Film review: Theeb

The Arabic film is stunning and gripping with excellent direction

theebTheeb is a young Bedouin boy who lives a simple life in the Arabian Desert in 1916 until he decides to follow his older brother as he escorts a British soldier and his guide to a well. This starts a sequence of events which forces him to take his survival into his own hands in this stunning drama/coming of age/survival/road trip movie.

Although warned by his guide and Theeb’s older brother to turn back, the British soldier refuses to abandon his search for his regiment, and leads them into a canyon known as a trap laid by bandits. Unsurprisingly, there is a scuffle with the bandits leaving Theeb alone. Theeb eventually makes an uneasy alliance based on mutual need with one of the very same bandits, who has been shot in the leg.

The only professional actor in the film is Jack Fox, who plays the British solider, but the rest of the cast do a pitch-perfect job. Most impressive is Jacir Eid Al-Hwietat, 15, as Theeb himself.

I cannot say enough about how gorgeous this film is. Every other shot looks like something you wouldn’t mind hanging on a wall. The desert is a dynamic and beautiful place, and the filmmaker knew it. Theeb was filmed in part in Wadi Rum, the Jordanian desert valley Lawrence of Arabia once trekked through.

The audio is as carefully-chosen as the visuals, as best demonstrated in a scene where chanting, taunting bandits use the echoes of a canyon to intimidate Theeb and his brother out of their hiding place.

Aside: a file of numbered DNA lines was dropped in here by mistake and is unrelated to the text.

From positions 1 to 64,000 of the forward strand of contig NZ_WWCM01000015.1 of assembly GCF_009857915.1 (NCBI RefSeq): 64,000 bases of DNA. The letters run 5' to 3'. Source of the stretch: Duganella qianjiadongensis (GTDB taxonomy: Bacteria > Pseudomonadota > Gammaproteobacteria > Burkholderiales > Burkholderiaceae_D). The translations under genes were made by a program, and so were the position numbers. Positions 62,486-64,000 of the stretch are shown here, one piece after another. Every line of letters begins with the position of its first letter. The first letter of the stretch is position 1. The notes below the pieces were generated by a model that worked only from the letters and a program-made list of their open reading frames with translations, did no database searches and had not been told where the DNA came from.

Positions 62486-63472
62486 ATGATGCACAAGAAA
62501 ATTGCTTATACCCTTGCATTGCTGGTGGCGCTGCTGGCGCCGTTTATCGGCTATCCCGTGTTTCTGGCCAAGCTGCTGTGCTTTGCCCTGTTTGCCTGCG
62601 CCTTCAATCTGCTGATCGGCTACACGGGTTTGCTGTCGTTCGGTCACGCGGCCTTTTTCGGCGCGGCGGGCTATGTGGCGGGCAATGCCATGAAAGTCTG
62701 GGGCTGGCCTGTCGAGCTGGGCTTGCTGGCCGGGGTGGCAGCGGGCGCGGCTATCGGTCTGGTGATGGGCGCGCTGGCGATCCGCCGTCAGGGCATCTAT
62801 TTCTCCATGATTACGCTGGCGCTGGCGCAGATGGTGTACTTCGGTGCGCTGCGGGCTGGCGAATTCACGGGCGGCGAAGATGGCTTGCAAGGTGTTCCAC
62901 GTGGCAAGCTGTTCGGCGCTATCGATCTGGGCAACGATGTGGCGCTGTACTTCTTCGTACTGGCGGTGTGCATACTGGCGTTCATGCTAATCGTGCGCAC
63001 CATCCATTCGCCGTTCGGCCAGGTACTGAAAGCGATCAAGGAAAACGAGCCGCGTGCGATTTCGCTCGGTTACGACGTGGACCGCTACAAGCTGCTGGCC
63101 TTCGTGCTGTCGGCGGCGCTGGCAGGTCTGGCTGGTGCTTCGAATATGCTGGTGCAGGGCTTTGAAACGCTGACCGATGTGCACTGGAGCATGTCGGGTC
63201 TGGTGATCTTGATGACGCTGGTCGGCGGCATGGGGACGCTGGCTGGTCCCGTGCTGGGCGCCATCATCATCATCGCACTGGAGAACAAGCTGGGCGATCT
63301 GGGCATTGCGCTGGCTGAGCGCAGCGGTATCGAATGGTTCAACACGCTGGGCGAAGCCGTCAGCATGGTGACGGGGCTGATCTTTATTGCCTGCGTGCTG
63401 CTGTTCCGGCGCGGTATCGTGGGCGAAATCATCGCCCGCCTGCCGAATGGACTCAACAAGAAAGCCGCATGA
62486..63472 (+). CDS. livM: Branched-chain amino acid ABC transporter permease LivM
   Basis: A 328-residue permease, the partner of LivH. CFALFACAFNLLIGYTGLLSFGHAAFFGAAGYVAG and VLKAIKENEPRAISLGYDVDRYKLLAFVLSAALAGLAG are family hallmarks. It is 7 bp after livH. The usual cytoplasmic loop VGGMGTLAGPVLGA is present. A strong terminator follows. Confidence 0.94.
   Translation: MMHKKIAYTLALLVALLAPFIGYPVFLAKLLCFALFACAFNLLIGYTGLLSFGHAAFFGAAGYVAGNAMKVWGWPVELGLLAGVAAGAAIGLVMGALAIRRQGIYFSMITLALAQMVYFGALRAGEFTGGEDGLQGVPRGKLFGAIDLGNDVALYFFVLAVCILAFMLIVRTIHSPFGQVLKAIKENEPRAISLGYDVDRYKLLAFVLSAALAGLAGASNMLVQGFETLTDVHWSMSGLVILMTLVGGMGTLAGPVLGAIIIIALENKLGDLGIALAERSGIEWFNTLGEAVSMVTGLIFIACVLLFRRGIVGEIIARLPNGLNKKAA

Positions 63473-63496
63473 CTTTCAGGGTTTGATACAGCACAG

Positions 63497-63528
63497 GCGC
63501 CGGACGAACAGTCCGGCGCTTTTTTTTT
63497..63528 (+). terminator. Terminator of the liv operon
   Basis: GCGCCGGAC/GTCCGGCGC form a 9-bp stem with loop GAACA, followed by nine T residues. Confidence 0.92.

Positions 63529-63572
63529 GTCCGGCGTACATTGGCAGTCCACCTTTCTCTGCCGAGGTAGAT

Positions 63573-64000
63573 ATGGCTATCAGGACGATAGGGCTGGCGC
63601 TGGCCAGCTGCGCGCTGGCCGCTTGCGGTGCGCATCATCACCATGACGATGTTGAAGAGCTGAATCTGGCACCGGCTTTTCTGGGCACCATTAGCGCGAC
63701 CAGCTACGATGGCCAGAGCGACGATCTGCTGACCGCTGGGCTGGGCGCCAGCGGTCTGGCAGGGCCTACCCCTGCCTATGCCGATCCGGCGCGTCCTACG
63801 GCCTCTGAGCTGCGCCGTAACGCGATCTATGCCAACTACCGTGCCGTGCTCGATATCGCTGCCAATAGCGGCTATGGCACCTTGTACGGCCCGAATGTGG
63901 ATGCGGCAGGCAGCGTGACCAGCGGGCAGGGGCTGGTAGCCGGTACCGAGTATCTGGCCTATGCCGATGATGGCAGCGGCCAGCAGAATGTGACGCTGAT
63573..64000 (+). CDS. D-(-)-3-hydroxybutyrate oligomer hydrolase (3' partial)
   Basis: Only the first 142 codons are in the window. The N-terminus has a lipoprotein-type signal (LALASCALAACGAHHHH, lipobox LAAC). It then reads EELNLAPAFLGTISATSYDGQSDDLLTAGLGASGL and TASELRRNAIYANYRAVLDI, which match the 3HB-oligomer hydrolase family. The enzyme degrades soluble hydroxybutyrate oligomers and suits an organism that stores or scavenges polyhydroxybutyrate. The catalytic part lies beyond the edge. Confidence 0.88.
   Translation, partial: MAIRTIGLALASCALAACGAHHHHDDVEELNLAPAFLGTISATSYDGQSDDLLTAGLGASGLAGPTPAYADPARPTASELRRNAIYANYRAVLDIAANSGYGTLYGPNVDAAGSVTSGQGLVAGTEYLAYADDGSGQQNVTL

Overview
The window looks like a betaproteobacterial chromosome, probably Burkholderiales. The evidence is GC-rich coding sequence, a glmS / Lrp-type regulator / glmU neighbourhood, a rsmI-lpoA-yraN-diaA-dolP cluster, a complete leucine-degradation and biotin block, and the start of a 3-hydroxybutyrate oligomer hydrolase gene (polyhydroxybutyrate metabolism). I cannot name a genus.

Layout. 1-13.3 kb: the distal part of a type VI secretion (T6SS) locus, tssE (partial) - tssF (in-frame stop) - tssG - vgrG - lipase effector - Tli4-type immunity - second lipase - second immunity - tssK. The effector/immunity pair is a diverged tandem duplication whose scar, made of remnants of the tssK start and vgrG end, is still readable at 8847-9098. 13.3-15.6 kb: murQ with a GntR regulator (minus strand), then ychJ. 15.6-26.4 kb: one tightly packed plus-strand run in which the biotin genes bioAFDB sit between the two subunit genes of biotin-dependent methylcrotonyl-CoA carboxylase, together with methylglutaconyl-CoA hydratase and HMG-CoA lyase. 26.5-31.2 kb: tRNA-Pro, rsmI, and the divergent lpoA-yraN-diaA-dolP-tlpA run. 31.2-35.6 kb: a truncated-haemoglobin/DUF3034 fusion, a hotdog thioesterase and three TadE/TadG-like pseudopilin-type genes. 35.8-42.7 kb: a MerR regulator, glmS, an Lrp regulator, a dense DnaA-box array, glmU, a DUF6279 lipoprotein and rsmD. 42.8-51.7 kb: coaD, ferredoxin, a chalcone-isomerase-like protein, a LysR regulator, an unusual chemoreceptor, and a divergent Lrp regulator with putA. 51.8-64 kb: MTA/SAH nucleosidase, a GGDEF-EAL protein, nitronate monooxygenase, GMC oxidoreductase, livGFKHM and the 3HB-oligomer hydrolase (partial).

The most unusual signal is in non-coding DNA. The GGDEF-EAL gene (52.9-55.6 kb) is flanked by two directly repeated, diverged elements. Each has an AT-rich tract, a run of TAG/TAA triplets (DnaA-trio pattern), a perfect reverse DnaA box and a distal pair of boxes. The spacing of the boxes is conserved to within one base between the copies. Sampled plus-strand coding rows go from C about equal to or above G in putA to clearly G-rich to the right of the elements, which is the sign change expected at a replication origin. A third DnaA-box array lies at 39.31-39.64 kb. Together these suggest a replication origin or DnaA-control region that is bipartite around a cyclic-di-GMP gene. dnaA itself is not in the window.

The standout skill director Naji Abu Nowar displays in Theeb is an incredible touch for suspense. Music is used sparingly in the film, and there are times when the music stops and you know something dramatic is about to happen. Nowar does a great job of letting the long silences speak for themselves and doesn’t rely on gimmicks. Sometimes the suspense pays off and leads to some scares, but other times the tension just fizzles out. Not knowing which way each moment will play out makes them way more effective.

Because Theeb is a boy with little knowledge of the greater politics of the time, the history unfolding around him is given little explanation, and is the background and the stage that set the events of the story in action. As the bandit and Theeb attempt to reach a settlement, they ride past the slaughtered bodies of the British soldier’s regiment. They ride along the new railway, which has put Mecca guides out of business, and is the reason the bandit had to turn to a life of crime.

Everything is not resolved for Theeb in the end, but by the end you feel as though he has matured greatly and is probably going to be alright.

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